Flawed study which says that almost half of pet cats never go outside

This is a flawed study. It’s currently being well publicised particularly on the website Mail Online. The researchers from Nottingham Trent University and the Jeanne Marchig International Centre for Animal Welfare Education, concluded in broad terms that 41% of pet cats worldwide live indoors and don’t go outside. The Mail Online exaggerated that figure to half i.e. 50%.

The conclusion came from an online survey which was sent out using social media. It was in the English language. The main social media platforms were Facebook and Twitter. There were 5000 participants. Most respondents lived in Europe (76.2%). The majority were UK-based (80.3%).

Global cat survey is not global at all
Global cat survey is not global at all. Chart from Mail Online. Thanks.
Two useful tags. Click either to see the articles:- Toxic to cats | Dangers to cats

It seems that the major regions tested and analysed were Europe, USA and Canada, and Australia and New Zealand. This is supported by the pie charts produced by Mail Online.

These are developed countries. What about South America, Central America, all of Asia, Eastern Europe, the Middle East, Russia and even Africa? In most of these countries, which appear to have been excluded, community cats are the default type of relationship between domestic cat and human.

Community cats are those, as you would expect, living in the community without a distinct owner. They are domesticated but they don’t live in homes all the time. They live mainly outside in fact.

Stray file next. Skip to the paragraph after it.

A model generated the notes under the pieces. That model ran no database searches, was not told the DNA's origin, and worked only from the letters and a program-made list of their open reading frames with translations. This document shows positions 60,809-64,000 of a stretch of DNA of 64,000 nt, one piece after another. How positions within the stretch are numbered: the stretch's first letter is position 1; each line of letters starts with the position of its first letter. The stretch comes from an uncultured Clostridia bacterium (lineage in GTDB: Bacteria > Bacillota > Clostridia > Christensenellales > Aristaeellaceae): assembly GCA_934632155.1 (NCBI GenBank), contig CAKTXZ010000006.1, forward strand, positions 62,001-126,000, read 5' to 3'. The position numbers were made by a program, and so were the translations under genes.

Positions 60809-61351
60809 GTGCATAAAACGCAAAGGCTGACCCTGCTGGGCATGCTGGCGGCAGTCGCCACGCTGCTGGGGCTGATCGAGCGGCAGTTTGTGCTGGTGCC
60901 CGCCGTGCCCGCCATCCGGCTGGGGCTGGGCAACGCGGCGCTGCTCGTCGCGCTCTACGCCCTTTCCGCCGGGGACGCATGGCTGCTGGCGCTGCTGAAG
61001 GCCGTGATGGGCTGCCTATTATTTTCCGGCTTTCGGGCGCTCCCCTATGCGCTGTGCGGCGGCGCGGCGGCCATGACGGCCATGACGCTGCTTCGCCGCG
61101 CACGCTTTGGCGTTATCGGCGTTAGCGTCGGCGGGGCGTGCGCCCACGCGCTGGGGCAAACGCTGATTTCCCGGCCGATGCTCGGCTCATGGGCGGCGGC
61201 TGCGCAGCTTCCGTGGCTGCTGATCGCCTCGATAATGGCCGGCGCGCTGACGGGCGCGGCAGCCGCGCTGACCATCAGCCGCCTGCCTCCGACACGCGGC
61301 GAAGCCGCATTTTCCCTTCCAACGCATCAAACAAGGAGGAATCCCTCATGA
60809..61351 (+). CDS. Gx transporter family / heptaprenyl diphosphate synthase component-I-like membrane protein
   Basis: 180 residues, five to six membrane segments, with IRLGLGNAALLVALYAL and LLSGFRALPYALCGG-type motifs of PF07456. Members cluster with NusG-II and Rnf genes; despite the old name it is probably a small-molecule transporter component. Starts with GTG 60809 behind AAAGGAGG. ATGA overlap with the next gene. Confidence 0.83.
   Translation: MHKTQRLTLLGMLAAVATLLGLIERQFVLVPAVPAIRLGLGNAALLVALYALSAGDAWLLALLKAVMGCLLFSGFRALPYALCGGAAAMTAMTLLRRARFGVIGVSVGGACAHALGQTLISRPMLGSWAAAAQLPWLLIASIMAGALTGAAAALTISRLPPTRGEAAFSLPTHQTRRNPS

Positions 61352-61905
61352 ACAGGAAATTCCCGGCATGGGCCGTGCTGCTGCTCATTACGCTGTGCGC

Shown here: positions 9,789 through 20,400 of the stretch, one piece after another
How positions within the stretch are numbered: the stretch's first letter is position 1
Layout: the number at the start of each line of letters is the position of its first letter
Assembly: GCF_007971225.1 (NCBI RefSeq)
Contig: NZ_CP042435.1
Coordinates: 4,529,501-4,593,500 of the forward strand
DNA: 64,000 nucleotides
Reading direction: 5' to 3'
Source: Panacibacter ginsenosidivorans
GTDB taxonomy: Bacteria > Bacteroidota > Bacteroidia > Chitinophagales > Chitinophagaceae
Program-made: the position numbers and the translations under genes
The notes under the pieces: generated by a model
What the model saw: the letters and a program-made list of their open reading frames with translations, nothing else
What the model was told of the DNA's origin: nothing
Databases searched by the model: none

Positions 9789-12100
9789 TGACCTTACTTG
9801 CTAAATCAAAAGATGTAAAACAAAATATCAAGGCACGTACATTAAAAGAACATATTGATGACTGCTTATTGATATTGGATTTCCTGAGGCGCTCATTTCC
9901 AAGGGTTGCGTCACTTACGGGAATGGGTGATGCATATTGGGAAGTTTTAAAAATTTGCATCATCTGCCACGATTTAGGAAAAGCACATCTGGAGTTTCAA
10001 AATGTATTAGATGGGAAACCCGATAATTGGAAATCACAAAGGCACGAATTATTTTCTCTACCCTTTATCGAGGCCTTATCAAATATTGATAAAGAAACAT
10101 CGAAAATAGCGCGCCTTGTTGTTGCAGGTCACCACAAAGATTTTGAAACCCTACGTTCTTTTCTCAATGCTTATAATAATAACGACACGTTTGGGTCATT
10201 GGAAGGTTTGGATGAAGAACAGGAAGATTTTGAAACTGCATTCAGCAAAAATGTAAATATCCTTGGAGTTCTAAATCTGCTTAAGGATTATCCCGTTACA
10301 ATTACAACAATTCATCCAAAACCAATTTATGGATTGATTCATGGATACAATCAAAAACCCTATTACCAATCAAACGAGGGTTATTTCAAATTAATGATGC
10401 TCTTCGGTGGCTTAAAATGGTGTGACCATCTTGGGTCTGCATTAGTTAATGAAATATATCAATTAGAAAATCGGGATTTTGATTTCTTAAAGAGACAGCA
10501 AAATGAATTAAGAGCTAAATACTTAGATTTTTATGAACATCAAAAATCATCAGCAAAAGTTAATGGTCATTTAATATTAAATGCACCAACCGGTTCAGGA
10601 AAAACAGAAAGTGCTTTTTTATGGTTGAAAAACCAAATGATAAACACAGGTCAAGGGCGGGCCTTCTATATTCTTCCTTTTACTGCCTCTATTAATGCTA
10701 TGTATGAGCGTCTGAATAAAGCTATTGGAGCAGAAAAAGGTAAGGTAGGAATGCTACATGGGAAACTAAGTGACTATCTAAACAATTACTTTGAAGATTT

Also the survey automatically excludes all cat owners who don’t speak English. What percentage of cat owners do they represent? A hell of a lot. And these cat owners are probably more likely to let their cats go outside.

The problem with this study is that it simply does not reflect the true state of domestic cat ownership across a wide enough spectrum of countries and lifestyles. It is therefore biased. I wrote about it a couple of days ago. I’ve since decided that it is next to useless as a form of research.

I don’t think you can simply send out questionnaires on social media and come to firm conclusions. THere is a problem, too, with how people answer questionnaires. How objective are the participants?

Certainly in America the concept of keeping cats indoors all the time is well established. This is because there are predators outside such as coyotes. Coyotes are a genuine danger to outside domestic cats. Road traffic accidents are also a problem in America but less so than in heavily urbanised countries such as the UK and the Netherlands.

But it is more to do with human attitude. The attitude in countries such as South America will be to let cats go outside. The same applies to Asia in general. The attitude of cat owners is divided between safety for the cat and allowing cats to behave as naturally as possible. There is conflict between these two objectives.

The attitude of cat owners overrides logic in terms of the criteria mentioned above. It is often based on emotional preferences. Online newspapers should be cautious about reciting the research of scientists. This is an example which should not be disseminated quite so positively and conclusively. The research is not comprehensive and therefore biased in my view.

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